Yesterday, commenter Free Lunch asked:
Paul - are you reading this on an Android phone? How would you rate that experience?
You know, I really like reading on Aldiko. I keep the font a dark brown instead of black (for some reason, that makes a huge difference with the contrast; black feels too sharp to me on a screen) and I make the background a grey-ish off-white. I put the brightness control at the top of the screen so I can dim it as I read—about 25% brightness seems to be where I'm most comfortable. I enjoy the experience of turning the page just by tapping the screen, too, and the response time is good. My main problem has to do with the number of words that can reasonably fit on each page (and that's a problem with my phone's size and not the app) and the seconds-long black screen lag time between chapters. I don't know if I'd want to read poetry or philosophy or a really dense, difficult work of fiction on the Aldiko, but for some light, entertaining genre fiction, it's a really pleasurable experience.
Anyway: About Chapters 3 and 4. Wow, this book shifted gears motherfucking quickly (I guess killing and resurrecting your narrator will do that.) The most surprising part to me was how much Jules asserted himself as a person, and how little I like the person he's become in just two chapters. He's already tried to sabotage another person's work (even if that person was the one who had him killed, it still seemed low) and he coerced his friend Dan into endangering his Whuffie by helping him do it.
And Dan seems to have changed, too. Just yesterday in the comments, Soupytwist said "I love Dan. What a mess!" She was dead-right; Dan was the best part of the first two chapters for me. But in these first four chapters, he's gone from the daring, charismatic Keep-a-Movin' Dan to a dramatic failure to a mostly silent sidekick who clearly has something going on in the background.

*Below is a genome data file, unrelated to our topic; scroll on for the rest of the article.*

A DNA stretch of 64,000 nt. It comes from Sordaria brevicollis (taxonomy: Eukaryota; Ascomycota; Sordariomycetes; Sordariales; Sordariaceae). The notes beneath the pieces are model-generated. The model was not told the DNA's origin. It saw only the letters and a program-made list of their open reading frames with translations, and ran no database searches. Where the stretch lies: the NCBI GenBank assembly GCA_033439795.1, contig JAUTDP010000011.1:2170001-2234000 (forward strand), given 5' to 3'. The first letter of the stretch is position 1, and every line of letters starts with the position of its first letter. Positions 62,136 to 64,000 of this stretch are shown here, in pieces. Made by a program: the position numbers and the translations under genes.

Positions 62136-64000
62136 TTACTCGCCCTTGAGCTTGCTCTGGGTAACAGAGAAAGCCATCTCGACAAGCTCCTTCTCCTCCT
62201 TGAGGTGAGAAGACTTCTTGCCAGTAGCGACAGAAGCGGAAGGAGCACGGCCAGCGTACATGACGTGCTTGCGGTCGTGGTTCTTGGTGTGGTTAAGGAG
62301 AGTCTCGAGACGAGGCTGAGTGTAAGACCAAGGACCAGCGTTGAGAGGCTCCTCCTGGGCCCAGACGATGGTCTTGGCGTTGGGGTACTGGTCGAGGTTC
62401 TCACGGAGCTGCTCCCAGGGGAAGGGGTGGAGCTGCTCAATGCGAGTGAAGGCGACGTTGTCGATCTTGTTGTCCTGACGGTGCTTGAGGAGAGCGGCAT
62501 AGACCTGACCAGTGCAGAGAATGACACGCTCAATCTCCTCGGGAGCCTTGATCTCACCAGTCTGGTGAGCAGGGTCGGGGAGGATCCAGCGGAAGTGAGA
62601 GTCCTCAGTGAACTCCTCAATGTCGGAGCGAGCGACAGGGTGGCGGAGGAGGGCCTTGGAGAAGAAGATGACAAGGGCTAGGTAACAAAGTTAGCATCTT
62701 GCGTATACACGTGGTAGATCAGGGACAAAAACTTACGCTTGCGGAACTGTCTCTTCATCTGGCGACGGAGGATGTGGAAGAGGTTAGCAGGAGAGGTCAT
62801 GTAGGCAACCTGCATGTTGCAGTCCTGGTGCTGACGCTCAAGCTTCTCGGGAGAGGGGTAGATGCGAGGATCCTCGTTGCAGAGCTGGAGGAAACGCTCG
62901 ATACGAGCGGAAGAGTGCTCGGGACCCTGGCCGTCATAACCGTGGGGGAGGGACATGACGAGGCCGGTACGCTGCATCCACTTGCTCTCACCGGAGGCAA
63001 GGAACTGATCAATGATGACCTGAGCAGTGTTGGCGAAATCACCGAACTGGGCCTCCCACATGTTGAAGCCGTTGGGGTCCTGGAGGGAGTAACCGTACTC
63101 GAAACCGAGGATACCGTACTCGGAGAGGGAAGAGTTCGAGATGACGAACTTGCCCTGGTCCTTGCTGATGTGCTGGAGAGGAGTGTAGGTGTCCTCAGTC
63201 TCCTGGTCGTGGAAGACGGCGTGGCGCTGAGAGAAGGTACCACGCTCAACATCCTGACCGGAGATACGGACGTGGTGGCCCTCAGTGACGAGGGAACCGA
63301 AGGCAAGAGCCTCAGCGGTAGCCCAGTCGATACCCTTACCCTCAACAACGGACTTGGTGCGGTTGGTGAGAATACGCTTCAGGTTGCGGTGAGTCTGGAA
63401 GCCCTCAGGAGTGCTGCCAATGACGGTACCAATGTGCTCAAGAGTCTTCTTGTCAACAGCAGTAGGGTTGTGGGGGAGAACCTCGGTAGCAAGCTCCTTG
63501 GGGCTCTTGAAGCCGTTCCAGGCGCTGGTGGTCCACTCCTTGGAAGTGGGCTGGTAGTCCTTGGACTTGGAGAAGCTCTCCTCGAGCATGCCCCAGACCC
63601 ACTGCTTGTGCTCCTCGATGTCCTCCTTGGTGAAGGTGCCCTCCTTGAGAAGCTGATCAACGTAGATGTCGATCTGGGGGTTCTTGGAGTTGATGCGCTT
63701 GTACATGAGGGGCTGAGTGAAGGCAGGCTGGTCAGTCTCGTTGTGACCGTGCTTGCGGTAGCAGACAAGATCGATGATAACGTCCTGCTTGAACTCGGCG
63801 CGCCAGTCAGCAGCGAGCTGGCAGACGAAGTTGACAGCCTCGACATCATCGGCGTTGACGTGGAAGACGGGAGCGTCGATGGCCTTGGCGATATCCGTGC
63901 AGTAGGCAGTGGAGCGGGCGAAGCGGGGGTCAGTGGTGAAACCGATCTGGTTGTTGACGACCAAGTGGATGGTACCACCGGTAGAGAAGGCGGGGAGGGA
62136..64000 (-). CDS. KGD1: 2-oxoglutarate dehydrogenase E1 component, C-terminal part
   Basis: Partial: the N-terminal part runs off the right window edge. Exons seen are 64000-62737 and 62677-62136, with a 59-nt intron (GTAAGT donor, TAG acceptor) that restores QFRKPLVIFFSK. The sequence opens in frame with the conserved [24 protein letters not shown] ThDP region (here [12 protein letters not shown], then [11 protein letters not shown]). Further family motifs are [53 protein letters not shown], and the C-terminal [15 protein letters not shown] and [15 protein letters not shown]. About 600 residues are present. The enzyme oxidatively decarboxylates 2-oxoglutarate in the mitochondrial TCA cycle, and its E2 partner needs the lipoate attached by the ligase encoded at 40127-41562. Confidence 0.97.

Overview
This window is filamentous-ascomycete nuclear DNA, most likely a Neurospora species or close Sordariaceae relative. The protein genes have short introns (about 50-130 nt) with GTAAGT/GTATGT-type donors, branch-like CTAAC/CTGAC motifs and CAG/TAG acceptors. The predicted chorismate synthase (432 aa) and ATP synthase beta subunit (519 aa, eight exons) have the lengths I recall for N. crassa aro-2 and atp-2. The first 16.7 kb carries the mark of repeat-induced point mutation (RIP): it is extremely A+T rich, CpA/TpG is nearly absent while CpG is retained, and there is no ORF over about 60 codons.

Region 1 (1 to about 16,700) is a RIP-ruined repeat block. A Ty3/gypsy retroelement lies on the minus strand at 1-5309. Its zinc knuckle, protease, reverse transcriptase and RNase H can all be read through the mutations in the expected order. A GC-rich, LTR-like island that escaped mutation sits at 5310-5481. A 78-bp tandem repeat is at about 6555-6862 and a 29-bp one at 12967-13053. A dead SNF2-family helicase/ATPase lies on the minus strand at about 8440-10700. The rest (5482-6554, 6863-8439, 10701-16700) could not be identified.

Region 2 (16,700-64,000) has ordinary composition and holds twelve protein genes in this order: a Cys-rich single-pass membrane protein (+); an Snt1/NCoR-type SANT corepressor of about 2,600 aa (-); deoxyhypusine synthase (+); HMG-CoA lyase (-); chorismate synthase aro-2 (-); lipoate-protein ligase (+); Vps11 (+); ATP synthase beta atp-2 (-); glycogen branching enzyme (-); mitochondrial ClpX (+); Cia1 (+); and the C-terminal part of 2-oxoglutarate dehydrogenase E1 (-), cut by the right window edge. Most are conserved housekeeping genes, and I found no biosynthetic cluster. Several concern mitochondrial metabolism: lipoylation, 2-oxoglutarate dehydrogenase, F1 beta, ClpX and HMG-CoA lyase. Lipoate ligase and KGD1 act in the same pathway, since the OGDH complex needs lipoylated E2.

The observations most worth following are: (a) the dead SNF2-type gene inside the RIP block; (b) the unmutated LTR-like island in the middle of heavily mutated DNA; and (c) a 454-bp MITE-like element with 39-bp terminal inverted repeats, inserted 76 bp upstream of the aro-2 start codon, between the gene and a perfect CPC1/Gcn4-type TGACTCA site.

I'm hoping to see a lot more more from Dan and from Lil, who's starting to show a personality (the flashback of how Jules and Lil met was well-played, I think. Doctorow isn't afraid to make their relationship kind of creepy, which is admirable and believable in a world where people who can live to be thousands of years old also interact with people in their early twenties who are, technically, adults.) I like the touch of men appearing older and women appearing younger; it's a clever reminder that everything might be different but some things, like gender perception, are still complex. Debra and Tim are great characters. I like how friendly Tim seems, and how driven Debra is. I also like that even Jules has to admit that their new technology is frankly awesome.
Given the changes between chapters 1 and 2 and chapters 3 and 4, I honestly don't know what to expect next. I hope that Jules will be a little more likable, or that Dan will be a little more sympathetic. And I'm still waiting for a little more explanation about how the society functions; gfish in the comments yesterday explained the ad-hocracy a little clearer than Doctorow has. I don't feel in the dark about things, but I'd like to see the world fleshed out a little bit more.
Re-reading these last three paragraphs, I think I sound overly negative. I'm enjoying the book quite a bit; the tech writing is both believable and full of wonder, which is a hard thing to do, and the characters are interesting if weirdly uneven. I'm just really curious to see if Doctorow can smoosh the whole thing together into one cohesive whole. I'm hopeful. I'll be back to talk about Chapters 5 and 6 here at 2 tomorrow. If you'd like to catch up—the book's not very long, you can download it for free over here in a bunch of different formats—you could probably read all the way from the beginning to Chapter 6 at the Sorrento tonight.